Information for councils and mana whenua about the programme and timelines for approving recorded place names as official using section 24 of the New Zealand Geographic Board (Ngā Pou Taunaha o Aotearoa) Act 2008.
Around 30,000 place names throughout New Zealand are not official, even though most have been shown on maps and charts for many years. Making place names official is important as it means there is one agreed and correct name for a place, which is especially important in an emergency, and recognises New Zealand’s unique culture and heritage.
The fast track process
Section 24 of the New Zealand Geographic Board Act 2008, known as the fast track process, authorises the Board to use its discretion to make existing recorded (unofficial) place names official when:
- there is no other recorded name for a place or feature on a map or chart, or in a database that the Board considers to be authoritative, and
- the Board considers it unlikely that the public would object.
A recorded place name is one that has been used in at least two publicly available publications or databases that the Board has agreed are authoritative.
A programme to implement this fast track process is divided into the councils by region so that hundreds of existing recorded place names can be made official at a time.
The Board plans to complete this programme by the end of 2026.
The fast track process doesn’t require public consultation. However, the Board will consult with councils and relevant mana whenua. The Board will also get expert advice from a licensed te reo Māori translator about the correct standard conventions for writing the Māori place names, for example, spelling and macron use.
Following initial contact, the Board will provide each council and mana whenua with:
- shape files or excel files for their jurisdiction/rohe
- the advice from the licensed te reo Māori translator on the Māori place names within their jurisdiction/rohe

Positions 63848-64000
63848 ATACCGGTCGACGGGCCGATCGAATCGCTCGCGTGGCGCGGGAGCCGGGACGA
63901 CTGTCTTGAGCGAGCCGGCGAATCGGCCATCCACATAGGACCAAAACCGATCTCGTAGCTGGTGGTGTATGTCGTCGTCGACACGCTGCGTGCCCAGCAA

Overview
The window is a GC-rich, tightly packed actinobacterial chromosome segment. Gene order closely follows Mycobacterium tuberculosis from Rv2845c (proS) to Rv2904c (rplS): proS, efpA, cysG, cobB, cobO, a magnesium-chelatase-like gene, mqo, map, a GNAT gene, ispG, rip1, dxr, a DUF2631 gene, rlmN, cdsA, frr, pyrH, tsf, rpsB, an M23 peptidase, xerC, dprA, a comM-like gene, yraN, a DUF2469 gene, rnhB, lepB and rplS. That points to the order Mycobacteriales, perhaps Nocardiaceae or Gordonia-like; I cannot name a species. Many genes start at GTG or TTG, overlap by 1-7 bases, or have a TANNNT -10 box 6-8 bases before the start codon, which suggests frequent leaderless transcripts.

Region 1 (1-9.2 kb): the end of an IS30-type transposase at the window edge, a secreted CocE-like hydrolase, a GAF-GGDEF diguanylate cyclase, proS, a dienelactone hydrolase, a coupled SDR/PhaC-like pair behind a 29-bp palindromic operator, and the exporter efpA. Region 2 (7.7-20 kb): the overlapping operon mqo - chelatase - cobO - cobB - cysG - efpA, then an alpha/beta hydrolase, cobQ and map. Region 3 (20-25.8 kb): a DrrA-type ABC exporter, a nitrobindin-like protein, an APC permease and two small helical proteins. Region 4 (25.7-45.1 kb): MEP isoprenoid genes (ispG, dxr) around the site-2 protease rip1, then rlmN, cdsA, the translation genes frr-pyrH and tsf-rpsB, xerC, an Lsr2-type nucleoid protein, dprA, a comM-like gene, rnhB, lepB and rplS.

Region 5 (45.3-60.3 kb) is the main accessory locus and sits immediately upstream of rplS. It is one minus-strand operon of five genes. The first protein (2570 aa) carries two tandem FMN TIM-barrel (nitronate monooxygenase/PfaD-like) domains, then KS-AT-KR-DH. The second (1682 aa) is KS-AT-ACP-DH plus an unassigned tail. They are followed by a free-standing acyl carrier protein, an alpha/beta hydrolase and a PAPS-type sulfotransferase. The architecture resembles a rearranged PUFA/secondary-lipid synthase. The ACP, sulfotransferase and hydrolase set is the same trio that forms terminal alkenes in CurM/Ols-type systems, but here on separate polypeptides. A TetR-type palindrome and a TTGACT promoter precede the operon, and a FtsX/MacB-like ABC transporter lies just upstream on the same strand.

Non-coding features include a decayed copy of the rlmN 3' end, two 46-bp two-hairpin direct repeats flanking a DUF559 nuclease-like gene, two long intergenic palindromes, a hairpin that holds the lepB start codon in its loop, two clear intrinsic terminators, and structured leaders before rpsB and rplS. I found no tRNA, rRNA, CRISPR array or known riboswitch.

- the Board’s reasons for making recorded place names official.
Councils and mana whenua are asked to provide the Board with:
- any concerns, such as incorrect spelling, or other known names for the places or features
- confirmation of the recorded place names that can be approved as official
- any history/origin/meaning they wish to provide.
Councils and mana whenua should respond with any issues within six months of the Board contacting them. If there is no response within the six months, the Board will make the recorded place names official.
When the Board is made aware of issues with a recorded place name, it will be removed from the fast track process and remain as an unofficial recorded place name. It will not be discontinued or deleted.
Any place name stories provided may be entered in the New Zealand Gazeteer.
Corrections to official place names
Once a place name is made official, if any future corrections are required the Board may publish an amending notice in the NZ Gazette, or the public can make a proposal to the Board – depending on the nature of the change.
The programme and timeline
You can find out here when the Board will be considering the place names in your jurisdiction/rohe.
Please note that the timeline and the numbers of recorded (unofficial) place names are indicative and will be amended from time to time as:
- recorded (unofficial) place names are made official
- timelines are reforecast
- additional recorded (unofficial) place names are included.
The updated programme will be published on this page (see Attachments).